The weekend before this one just past my husband and I took turns with the flu. Kindly, he went first. Not so kindly, he made a couple unsuccessful trips to the bathroom, leaving behind a very unpleast mess to clean up. He managed to spew on every wall and fixture.
Fast forward to this past weekend. Saturday night our thirteen year old grandson went to bed early, complaining of a queasy stomach. He made one trip to the bathroom, seemingly emptying his belly completely, he flushed away, and put the lid on the toilet down (as is the rule at his house). The problem came when on his second trip he could not get the lid up quickly enough or even have time to turn and aim for the sink or tub.
May I just say, I have never seen such a mess, in either quantity or dispersement. And I have no words for the smell.
Then, I was awakened Sunday morning by one of dogs wretching off the foot of our bed. He made a rather thorough mess of things, too.
All I could think was, “Really, God. I need this, why?”
This morning, after dropping my grandson off at school, I headed to my favorite coffee spot and writing place. I no sooner had my coat off when my phone rang. Sigh. The grandson. What did he forget this time?
When I answered the phone, I knew I was on speaker—I could hear the laughter and noise in the background. Through laughter my grandson finally asked “Mema, legit, did I puke all over the bathroom this weekend?”
“Yeah, buddy, it was the worst puke I’ve ever cleaned up.”
“Thanks. See…” And the line went dead as hysterical laughter broke out.
Only a group of 13 yr old boys could enjoy a story like that and be congratulatory. He was so proud of himself. And for one moment I forgot how awful a mess it had been to clean up.
I will confess, I was laughing, too. I quickly texted his mother and let her know what a hoot her son was. She responded right back a message filled with laughing emojis. He had been bragging to his gamer friends about the event as well.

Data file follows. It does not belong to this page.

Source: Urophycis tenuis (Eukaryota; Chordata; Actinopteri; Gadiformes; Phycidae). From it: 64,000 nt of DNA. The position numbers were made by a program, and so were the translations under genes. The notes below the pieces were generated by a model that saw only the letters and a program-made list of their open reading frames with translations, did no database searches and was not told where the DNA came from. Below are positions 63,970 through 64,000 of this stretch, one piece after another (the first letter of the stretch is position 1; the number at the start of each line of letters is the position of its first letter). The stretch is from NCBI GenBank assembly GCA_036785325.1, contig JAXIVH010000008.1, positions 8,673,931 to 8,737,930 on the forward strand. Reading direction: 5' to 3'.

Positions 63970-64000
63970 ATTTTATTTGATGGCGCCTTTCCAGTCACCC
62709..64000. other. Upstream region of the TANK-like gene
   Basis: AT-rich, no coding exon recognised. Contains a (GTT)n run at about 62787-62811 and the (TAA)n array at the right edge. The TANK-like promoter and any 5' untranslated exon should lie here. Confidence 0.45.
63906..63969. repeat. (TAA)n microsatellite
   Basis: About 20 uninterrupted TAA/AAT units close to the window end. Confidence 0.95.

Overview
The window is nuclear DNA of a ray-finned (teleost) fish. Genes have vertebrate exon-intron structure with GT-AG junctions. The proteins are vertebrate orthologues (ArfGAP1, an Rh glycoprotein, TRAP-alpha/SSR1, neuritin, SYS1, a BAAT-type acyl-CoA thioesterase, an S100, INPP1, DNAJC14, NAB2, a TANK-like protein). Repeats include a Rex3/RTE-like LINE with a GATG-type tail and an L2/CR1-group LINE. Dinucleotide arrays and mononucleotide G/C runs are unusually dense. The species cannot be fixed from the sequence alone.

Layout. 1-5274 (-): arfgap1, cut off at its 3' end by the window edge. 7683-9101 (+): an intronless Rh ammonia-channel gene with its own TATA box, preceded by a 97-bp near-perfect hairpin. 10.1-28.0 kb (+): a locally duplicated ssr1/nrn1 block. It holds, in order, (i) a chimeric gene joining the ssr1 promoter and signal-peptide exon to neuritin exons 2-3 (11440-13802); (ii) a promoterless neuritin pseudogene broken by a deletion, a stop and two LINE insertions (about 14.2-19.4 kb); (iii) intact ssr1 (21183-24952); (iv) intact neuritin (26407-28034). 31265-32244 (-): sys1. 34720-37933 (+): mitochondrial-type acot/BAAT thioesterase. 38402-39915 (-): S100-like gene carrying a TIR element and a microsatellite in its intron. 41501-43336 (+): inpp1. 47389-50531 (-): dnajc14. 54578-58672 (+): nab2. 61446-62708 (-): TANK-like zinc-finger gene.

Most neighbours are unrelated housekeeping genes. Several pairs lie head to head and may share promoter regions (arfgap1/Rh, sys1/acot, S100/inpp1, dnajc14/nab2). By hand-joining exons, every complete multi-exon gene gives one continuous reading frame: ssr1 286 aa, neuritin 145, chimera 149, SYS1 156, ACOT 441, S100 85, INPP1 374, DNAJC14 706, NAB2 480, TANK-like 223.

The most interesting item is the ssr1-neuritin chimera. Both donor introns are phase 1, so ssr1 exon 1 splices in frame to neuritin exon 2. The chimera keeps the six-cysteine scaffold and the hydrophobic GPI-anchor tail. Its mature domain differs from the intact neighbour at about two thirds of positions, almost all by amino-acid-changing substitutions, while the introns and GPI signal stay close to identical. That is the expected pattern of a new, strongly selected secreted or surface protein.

The whole thing reminded me of a conversation I had with Eddie Jones (writer and CEO of Lighthouse of the Carolinas at a writers conference. I was telling him how much I appreciated his books for middle grade boys. He waxed a bit philosophical, and then said making sure each story included farts, puke, and practical jokes was his ticket to success. “You have to know your audience.”
So, dear audience, what can we take from this gross, yet for some hysterical set of circumstances. I can think of three things.
First, puke happens. It’s not pleasant in the moment, but we always tend to feel better when it’s over. Sometimes we need to let the roiling fear, anger, or grief out to feel better and be able to move on.
Don’t take yourself too seriously. The laughing group of thirteen year old boys reminded: you can even laugh about the grossest stuff of life. There will always be enough sadness to go around, but learning to find the humor is a solid way to pull yourself out of the downward spiral sadness tries to suck us into.
And remember to thank (profusely) the person who has to clean up your mess. Over and over my grandson apologized to me. And over and over I tried to assure him that I knew he didn’t plan on the mess. I believe his contrite and sincere apology was what enabled me to laugh after his verification phone call. His previous appreciation for what I endured in the extensive clean project enabled me laugh along with him and his buddies instead of thinking that he was making fun or laughing at me.
Who knew you could learn so much the negative consequences of the stomach flu?
But really, I think I learned enough to satisfy me for a very…very long time.